“Some of the most common scams reported to my office involve fraudsters targeting consumers during tax season, and I hope New Yorkers remain vigilant leading up to Tax Day,” Schneiderman said. “By keeping in mind a few basic tips and reporting suspected fraud, consumers can stay safe and ensure that they get to keep the full tax refund to which they’re entitled.”

In an effort to help New Yorkers avoid tax-themed scams, the attorney general’s office offers the following tips:

  • The IRS and legitimate government agencies never demand payment by phone;
  • If you owe money, you will receive a legitimate notice in writing that identifies the agency and the reason you owe money;
  • Do not give out personal information, including your Social Security number or bank account information, to telephone callers;
  • Legitimate government organizations will never threaten arrest or deportation for failure to pay a debt;
  • Legitimate government agencies will never insist consumers pay a debt only via a pre-paid credit card.

The following suggestions will help consumers file their tax returns safely and keep more of their return:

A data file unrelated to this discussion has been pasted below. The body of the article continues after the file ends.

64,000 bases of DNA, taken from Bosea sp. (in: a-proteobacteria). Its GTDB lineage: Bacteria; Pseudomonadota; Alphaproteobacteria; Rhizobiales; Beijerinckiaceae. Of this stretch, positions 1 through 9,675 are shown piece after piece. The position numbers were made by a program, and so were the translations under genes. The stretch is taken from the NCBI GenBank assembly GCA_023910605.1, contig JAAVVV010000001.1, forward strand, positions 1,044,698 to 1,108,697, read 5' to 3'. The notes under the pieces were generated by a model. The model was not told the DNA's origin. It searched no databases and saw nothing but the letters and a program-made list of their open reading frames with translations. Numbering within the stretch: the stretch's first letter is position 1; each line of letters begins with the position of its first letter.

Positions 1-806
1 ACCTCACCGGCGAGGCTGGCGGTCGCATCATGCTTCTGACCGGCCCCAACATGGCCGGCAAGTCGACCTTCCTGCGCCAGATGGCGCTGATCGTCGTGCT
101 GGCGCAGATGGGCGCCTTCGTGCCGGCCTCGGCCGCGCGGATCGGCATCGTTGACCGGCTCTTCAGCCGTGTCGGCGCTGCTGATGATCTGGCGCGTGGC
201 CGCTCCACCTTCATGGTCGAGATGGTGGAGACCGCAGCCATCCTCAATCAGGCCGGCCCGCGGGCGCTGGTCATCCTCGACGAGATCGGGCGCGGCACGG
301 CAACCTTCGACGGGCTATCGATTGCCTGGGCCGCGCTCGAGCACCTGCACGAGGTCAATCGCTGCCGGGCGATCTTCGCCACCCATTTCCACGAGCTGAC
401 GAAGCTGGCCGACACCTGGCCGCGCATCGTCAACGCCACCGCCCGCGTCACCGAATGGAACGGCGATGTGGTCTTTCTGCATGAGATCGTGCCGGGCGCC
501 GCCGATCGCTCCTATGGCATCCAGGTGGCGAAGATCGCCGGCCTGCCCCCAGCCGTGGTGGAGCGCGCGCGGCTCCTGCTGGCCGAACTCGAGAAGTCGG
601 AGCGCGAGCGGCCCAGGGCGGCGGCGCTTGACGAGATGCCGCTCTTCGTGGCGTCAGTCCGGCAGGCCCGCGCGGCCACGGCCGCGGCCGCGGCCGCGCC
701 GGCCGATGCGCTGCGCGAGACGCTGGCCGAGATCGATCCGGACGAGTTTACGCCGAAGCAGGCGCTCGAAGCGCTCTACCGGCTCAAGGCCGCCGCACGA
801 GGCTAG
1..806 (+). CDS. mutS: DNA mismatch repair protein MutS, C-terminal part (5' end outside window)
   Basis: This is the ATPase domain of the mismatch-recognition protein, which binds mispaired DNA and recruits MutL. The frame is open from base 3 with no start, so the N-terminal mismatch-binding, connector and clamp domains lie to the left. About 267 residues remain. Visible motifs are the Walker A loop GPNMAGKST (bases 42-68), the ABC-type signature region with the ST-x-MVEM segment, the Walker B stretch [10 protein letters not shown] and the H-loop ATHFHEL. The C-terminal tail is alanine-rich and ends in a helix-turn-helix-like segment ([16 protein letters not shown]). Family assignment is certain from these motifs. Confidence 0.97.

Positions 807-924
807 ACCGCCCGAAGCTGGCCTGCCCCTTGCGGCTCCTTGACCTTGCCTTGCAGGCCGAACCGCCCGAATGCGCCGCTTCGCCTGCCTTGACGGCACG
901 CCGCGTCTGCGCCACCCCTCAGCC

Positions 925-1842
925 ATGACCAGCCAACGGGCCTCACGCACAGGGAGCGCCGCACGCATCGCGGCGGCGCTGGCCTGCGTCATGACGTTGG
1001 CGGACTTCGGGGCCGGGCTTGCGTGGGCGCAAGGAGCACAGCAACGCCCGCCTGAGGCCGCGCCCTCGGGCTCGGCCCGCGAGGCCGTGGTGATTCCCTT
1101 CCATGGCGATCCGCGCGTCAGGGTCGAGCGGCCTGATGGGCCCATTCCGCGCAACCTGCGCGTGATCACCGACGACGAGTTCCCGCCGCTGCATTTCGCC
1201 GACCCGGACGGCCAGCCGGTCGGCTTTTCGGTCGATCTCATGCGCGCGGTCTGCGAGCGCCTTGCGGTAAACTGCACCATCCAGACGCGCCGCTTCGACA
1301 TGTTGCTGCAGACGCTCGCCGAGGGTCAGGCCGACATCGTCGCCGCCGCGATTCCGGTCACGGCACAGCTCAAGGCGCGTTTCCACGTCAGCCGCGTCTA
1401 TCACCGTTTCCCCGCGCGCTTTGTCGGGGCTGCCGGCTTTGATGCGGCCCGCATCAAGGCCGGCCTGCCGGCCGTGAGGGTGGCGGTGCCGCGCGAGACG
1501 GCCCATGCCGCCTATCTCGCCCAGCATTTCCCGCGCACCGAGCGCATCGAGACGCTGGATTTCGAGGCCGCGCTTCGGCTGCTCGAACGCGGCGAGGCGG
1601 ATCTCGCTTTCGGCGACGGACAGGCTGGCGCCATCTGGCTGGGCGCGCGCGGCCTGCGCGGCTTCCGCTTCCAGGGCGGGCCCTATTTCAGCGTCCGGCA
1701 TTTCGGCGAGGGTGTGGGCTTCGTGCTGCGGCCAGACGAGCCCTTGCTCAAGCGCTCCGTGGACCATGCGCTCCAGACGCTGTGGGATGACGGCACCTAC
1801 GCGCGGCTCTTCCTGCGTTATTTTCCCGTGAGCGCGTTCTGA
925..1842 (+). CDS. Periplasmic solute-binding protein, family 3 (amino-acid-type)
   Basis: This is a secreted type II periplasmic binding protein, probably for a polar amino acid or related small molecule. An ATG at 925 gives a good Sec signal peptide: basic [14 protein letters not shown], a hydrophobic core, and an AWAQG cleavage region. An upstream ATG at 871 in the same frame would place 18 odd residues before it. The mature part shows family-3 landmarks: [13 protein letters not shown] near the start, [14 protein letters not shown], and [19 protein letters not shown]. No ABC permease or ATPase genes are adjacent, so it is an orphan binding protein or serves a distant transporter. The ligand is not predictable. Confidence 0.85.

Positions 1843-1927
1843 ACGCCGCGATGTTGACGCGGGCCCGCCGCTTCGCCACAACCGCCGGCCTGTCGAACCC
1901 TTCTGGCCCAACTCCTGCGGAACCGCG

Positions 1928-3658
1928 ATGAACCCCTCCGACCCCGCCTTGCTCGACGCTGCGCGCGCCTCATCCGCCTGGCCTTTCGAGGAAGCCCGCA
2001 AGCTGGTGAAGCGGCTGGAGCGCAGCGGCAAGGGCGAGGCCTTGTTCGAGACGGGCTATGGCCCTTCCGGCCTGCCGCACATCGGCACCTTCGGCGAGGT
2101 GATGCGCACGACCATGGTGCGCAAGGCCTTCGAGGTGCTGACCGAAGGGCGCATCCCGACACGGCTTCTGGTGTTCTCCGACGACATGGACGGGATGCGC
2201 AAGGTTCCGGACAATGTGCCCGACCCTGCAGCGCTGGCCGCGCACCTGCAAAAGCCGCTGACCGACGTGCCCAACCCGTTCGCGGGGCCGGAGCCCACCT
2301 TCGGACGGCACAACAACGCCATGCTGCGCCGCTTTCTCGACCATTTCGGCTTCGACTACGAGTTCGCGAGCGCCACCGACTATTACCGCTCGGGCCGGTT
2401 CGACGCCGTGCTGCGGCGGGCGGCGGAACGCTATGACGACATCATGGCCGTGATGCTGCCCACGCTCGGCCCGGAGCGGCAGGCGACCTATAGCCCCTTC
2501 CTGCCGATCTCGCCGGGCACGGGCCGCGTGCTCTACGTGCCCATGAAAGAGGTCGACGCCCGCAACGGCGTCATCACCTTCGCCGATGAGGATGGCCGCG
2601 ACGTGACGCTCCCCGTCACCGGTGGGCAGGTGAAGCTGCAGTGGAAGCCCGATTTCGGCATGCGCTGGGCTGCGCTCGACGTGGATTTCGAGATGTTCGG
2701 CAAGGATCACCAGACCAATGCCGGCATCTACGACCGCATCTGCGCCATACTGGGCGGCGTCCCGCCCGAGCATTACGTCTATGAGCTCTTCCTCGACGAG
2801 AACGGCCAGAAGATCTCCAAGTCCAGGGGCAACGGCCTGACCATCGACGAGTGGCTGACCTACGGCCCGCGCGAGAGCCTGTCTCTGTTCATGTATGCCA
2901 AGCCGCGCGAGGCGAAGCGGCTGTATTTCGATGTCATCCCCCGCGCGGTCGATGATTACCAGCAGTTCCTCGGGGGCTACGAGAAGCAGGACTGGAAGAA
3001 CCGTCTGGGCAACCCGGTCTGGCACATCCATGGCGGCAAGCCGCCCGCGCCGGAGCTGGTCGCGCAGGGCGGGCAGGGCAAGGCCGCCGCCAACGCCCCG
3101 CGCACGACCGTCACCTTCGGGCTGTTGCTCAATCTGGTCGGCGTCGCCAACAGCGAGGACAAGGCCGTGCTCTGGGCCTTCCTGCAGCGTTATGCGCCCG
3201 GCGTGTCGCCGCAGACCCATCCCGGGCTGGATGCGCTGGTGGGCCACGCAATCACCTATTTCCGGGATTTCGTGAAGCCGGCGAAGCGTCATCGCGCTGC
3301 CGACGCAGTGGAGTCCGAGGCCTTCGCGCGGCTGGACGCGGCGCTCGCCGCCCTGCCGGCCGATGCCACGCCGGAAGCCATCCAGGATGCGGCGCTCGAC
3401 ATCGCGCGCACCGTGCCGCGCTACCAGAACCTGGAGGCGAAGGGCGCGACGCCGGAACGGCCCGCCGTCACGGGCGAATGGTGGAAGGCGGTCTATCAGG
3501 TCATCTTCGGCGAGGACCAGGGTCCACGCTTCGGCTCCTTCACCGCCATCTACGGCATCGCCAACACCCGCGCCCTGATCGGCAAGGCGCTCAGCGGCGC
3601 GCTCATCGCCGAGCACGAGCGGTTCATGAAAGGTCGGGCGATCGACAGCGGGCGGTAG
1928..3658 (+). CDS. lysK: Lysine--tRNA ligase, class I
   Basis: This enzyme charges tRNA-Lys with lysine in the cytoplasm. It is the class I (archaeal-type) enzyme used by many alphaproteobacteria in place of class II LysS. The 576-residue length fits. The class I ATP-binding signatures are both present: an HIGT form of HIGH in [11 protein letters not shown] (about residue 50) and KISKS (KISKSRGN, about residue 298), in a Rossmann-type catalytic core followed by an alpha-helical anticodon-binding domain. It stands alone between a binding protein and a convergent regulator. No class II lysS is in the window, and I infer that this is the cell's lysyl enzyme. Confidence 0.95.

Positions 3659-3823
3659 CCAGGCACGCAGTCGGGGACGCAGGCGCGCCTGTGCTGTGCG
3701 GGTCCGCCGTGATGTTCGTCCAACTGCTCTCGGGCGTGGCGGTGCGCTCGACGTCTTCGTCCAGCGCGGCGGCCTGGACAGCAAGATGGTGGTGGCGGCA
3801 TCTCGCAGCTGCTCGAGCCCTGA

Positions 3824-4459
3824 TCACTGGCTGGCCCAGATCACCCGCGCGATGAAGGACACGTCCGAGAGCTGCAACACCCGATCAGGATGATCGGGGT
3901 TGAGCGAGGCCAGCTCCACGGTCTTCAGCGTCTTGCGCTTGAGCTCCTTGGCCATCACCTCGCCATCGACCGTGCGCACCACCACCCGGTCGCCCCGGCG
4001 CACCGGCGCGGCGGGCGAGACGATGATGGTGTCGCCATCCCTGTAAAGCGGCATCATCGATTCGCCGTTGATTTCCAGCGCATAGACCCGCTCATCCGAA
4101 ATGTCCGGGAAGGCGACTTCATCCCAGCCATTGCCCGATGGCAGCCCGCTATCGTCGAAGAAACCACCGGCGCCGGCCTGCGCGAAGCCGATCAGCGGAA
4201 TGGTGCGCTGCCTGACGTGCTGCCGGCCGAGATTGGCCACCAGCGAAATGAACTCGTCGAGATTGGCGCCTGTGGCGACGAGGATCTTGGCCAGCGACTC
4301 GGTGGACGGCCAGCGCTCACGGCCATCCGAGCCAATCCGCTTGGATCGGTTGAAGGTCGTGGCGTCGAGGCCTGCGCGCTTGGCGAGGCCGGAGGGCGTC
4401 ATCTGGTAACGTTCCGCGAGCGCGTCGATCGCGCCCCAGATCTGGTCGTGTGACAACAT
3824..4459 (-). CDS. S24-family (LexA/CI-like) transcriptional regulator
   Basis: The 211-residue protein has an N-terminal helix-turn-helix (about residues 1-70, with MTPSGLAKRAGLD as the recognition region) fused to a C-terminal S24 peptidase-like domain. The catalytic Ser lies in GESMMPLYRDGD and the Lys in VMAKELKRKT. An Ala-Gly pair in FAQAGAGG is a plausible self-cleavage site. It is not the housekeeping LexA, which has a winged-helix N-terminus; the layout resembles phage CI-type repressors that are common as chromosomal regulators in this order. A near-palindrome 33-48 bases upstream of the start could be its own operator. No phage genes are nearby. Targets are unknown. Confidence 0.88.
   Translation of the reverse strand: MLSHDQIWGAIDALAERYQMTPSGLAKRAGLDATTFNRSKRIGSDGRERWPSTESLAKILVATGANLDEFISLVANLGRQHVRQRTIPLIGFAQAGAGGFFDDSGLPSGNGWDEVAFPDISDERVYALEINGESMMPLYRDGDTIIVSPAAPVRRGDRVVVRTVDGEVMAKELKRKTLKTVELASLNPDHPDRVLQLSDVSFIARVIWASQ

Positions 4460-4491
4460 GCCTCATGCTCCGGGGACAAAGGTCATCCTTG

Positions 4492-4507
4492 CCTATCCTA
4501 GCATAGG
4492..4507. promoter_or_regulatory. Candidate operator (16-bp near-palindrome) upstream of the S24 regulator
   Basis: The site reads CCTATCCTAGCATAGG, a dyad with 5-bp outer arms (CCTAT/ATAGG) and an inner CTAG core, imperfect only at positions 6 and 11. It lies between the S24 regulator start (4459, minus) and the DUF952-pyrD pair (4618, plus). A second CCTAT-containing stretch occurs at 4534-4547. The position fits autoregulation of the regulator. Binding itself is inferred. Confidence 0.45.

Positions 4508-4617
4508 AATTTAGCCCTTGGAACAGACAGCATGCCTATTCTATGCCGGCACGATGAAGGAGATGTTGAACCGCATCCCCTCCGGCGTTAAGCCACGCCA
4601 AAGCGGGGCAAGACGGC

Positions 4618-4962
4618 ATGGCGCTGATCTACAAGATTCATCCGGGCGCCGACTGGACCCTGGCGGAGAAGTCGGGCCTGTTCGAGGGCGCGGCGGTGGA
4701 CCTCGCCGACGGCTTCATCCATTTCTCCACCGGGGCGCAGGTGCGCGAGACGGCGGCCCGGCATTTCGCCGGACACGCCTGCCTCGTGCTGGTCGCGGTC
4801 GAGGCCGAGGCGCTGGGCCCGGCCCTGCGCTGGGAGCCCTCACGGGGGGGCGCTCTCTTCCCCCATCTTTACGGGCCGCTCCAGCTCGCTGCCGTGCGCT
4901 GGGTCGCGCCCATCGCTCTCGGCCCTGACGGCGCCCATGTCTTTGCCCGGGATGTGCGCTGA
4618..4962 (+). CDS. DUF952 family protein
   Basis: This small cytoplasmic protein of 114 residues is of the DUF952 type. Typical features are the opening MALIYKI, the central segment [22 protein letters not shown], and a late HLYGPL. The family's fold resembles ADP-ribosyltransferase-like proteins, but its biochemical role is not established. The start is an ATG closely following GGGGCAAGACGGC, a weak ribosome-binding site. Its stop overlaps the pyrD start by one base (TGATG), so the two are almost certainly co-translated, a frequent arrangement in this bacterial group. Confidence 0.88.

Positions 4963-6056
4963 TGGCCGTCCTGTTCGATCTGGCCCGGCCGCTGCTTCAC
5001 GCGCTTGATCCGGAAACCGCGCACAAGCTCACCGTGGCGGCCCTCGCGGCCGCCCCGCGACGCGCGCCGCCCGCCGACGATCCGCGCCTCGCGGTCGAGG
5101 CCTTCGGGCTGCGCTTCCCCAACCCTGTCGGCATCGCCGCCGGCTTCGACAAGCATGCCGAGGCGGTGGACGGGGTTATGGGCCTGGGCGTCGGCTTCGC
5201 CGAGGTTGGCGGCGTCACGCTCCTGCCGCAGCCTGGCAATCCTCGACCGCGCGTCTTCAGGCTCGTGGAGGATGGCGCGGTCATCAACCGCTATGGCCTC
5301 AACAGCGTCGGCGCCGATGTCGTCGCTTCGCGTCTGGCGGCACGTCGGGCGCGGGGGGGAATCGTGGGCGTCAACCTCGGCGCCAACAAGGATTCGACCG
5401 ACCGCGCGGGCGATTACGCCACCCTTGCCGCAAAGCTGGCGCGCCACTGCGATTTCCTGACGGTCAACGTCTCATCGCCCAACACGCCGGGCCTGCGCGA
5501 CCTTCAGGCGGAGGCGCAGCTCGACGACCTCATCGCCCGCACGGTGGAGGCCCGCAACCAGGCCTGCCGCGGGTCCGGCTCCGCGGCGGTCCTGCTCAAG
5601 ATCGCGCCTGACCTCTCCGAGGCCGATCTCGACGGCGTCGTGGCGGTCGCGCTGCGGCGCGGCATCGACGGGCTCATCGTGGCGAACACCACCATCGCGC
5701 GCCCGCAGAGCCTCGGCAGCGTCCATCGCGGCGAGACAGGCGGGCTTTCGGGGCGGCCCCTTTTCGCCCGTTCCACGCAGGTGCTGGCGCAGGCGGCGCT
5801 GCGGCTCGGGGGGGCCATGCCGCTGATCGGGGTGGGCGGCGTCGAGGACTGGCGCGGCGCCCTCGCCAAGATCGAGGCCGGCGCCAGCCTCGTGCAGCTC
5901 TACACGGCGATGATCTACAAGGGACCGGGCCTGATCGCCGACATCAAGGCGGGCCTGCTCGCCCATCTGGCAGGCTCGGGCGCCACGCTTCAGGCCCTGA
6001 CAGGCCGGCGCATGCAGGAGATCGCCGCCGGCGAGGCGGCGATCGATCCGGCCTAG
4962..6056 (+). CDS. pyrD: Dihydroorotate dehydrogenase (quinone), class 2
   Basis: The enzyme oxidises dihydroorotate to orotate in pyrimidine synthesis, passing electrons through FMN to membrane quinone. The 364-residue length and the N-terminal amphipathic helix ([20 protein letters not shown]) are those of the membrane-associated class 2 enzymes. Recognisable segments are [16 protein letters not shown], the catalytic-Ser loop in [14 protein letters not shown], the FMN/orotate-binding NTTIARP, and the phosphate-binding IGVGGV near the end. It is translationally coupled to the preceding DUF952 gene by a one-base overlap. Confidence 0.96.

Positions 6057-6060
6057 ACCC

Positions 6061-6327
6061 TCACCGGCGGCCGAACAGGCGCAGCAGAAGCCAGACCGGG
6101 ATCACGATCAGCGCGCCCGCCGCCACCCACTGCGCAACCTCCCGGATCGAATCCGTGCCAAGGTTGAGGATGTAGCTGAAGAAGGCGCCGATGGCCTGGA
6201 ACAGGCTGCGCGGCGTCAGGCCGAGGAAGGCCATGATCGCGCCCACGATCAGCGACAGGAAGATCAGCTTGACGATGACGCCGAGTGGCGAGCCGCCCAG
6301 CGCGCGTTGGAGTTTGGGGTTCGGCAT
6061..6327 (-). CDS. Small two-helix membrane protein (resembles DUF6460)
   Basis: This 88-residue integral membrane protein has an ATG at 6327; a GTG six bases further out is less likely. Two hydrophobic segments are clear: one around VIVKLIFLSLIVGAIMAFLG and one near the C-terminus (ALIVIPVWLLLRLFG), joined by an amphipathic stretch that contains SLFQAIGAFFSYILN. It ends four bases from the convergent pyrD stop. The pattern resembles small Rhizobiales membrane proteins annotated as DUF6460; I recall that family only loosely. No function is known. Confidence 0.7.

• If you use a tax-preparation service, use only established and recognizable companies;
  • Check the tax preparer’s qualifications and history through the Better Business Bureau (;
  • Ask for a written estimate of all fees; avoid those who base their fees on a percentage of your refund;
  • Make sure the tax preparer is accessible, even after the April due date;
  • Never sign a blank return;
  • Review entire return before signing;
  • Make sure the preparer signs the tax form and includes a preparer tax identification number (PTIN);
  • Consult New York’s “Consumer Bill of Rights Regarding Tax Preparers.”

For more tips, click here.

Town of Lewiston Town Board moves on public comments issue

It’s a matter of minutes.

So said the Lewiston Town Board, with regard to the time frame allotted to public comments.

And some residents attending Monday’s meeting weren’t exactly too thrilled about it.

At Town of Lewiston meetings, as in most government sessions, residents are provided a certain time frame to express their comments on town/government affairs. Most provide for a limited time at the beginning of a meeting, some allow for timed comments at both the beginning and the end, while still others allow for a much more open-ended comment period.

“Two-minute statements from the residents please,” began Town of Lewiston Supervisor Steve Broderick. “Come to the mic, state your name, and approximately two minutes.”

And so it began.